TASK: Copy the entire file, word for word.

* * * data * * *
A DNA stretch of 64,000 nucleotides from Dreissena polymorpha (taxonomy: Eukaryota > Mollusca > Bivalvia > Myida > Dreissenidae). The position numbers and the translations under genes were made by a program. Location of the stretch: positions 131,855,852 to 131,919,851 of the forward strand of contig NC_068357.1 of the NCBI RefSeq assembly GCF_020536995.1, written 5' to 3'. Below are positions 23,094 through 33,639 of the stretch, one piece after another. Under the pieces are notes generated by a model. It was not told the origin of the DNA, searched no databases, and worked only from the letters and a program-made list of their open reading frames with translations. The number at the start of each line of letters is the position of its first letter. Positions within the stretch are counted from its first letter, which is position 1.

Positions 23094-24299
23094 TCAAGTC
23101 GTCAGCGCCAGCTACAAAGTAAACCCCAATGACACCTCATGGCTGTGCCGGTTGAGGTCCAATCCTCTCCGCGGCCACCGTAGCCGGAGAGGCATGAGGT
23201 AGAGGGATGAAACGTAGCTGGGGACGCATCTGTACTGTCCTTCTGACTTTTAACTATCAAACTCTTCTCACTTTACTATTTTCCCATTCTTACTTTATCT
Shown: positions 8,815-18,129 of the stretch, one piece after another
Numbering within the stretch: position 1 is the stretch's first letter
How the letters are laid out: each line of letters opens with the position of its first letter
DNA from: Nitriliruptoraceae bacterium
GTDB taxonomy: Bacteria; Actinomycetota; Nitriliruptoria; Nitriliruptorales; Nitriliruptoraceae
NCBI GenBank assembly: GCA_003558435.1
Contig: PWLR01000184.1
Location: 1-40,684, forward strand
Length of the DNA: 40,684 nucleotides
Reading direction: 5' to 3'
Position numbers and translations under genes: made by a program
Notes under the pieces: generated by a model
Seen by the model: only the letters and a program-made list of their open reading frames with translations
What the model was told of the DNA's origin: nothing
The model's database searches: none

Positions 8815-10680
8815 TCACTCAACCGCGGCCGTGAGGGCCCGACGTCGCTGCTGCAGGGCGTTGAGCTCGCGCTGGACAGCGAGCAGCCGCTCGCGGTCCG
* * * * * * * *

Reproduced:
A DNA stretch of 64,000 nucleotides from Dreissena polymorpha (taxonomy: Eukaryota > Mollusca > Bivalvia > Myida > Dreissenidae). The position numbers and the translations under genes were made by a program. Location of the stretch: positions 131,855,852 to 131,919,851 of the forward strand of contig NC_068357.1 of the NCBI RefSeq assembly GCF_020536995.1, written 5' to 3'. Below are positions 23,094 through 33,639 of the stretch, one piece after another. Under the pieces are notes generated by a model. It was not told the origin of the DNA, searched no databases, and worked only from the letters and a program-made list of their open reading frames with translations. The number at the start of each line of letters is the position of its first letter. Positions within the stretch are counted from its first letter, which is position 1.

Positions 23094-24299
23094 TCAAGTC
23101 GTCAGCGCCAGCTACAAAGTAAACCCCAATGACACCTCATGGCTGTGCCGGTTGAGGTCCAATCCTCTCCGCGGCCACCGTAGCCGGAGAGGCATGAGGT
23201 AGAGGGATGAAACGTAGCTGGGGACGCATCTGTACTGTCCTTCTGACTTTTAACTATCAAACTCTTCTCACTTTACTATTTTCCCATTCTTACTTTATCT
Shown: positions 8,815-18,129 of the stretch, one piece after another
Numbering within the stretch: position 1 is the stretch's first letter
How the letters are laid out: each line of letters opens with the position of its first letter
DNA from: Nitriliruptoraceae bacterium
GTDB taxonomy: Bacteria; Actinomycetota; Nitriliruptoria; Nitriliruptorales; Nitriliruptoraceae
NCBI GenBank assembly: GCA_003558435.1
Contig: PWLR01000184.1
Location: 1-40,684, forward strand
Length of the DNA: 40,684 nucleotides
Reading direction: 5' to 3'
Position numbers and translations under genes: made by a program
Notes under the pieces: generated by a model
Seen by the model: only the letters and a program-made list of their open reading frames with translations
What the model was told of the DNA's origin: nothing
The model's database searches: none

Positions 8815-10680
8815 TCACTCAACCGCGGCCGTGAGGGCCCGACGTCGCTGCTGCAGGGCGTTGAGCTCGCGCTGGACAGCGAGCAGCCGCTCGCGGTCCG